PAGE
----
- Stay committed to communicating your feelings, even if it gets difficult.
- Don’t let yourself reach boiling point in difficult situations.
- Vent your feelings physically.
I was then able to sense when things were not going well with my body by staying connected, my happiness normally comes from having healthy relationships and my body would function on optimum.
This begs the question. “Can we use the knowledge of compassion to improve our happiness and wellbeing?”
Compassion involves allowing ourselves to be moved by suffering and experiencing the motivation to help alleviate and prevent it. An act of compassion is defined by its helpfulness. Qualities of compassion are patience and wisdom; kindness and perseverance; warmth and resolve.
To be compassionate is to feel deeply for another person as they experience the ups and downs associated with life. To be compassionate is to not just tell someone that you care, but also to show them that you care by being there before they even ask for it.
Our world as it is is lacking compassion in the home, school and church. With this pandemic looming over our heads, not only will we suffer from a materialistic perspective but our lives as we know it will plummet into sickness because of the lack of compassion that is being shown to each other.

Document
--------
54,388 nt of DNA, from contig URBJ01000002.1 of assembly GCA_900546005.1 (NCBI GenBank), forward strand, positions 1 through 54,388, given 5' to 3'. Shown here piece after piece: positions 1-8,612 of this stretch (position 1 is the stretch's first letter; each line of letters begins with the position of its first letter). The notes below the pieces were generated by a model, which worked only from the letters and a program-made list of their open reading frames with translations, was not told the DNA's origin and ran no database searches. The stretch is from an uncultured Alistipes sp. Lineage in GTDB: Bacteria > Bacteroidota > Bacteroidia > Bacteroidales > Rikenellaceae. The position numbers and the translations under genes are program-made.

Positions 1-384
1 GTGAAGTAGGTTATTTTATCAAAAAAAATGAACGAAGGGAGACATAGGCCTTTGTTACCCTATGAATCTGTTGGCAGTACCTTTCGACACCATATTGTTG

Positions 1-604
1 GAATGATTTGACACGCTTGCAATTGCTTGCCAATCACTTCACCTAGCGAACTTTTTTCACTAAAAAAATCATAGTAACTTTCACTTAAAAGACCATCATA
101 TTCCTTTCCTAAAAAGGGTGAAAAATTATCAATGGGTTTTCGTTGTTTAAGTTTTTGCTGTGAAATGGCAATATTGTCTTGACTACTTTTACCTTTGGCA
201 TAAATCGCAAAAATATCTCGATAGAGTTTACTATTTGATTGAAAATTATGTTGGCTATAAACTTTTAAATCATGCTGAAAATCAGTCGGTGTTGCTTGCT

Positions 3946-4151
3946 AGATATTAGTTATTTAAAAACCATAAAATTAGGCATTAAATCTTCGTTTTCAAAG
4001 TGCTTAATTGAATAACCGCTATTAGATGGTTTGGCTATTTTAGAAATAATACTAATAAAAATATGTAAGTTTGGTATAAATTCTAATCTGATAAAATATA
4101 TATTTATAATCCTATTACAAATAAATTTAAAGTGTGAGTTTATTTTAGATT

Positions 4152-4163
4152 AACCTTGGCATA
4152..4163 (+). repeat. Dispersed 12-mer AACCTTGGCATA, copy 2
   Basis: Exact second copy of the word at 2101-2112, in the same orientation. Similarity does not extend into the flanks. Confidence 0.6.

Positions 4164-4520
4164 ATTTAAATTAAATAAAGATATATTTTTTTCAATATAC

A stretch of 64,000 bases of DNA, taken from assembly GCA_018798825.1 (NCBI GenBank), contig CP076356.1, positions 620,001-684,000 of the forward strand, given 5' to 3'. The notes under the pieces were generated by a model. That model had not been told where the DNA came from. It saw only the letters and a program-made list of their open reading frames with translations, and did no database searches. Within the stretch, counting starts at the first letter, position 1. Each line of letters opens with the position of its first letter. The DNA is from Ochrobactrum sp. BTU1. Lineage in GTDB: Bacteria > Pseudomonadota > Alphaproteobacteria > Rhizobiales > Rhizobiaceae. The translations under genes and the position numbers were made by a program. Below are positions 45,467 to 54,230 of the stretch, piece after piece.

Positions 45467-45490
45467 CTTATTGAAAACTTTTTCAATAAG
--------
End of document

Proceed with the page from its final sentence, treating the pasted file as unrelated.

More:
Showing compassion in our relationship is essential, it is at the very heart of good communication and meaningful relationships. Being compassionate entails imagining being in someone else’s shoes and desiring to ease their suffering. … Witnessing suffering may bring meaning to the pain and can help move a person to the other side of suffering.
Compassion In Your Relationship
“Communication without compassion imprisons us in a world of judgment. Judgment uses language that implies wrongness or badness. “You’re lazy.” “She’s selfish.” “He’s narcissistic.” Blame, insults, and labels don’t enhance life, they alienate it. It’s tempting to judge things as good or evil, right or wrong, or black or white, but we do so out of fear or contempt. Nobody’s needs, least of all our own, will be met that way.
Compassion can be blocked by using comparison as a form of judgment. Compare your own musical accomplishment to that of Mozart and you’ll feel thoroughly demoralized rather than inspired. However, our personal joy in music cannot be compared to anyone else’s, including Mozart.
The most dangerous barrier to compassion is the denial of responsibility for our actions. We all remember the Nazi system of invoking the higher authority, which authorized normal people to commit horrendous crimes against humanity. When we deny responsibility for our actions, we enter dangerous territory and distance ourselves from our humanity.
Even if we may be tempted to say, “she makes me unhappy or he makes me angry,” we need to take responsibility for our expectations, feelings, and actions. We can handle disappointments with understanding and compassion, and at the same time adjust our future expectations of those who continue to disappoint us.” This was taken out of an article by Alison Poulsen, PhD
The purpose of this article is to show that compassion truly works, not only does it adds to our happiness, but it produces antitoxins that help with a healthier and longer life. Showing compassion is not even about the other person, it is about you.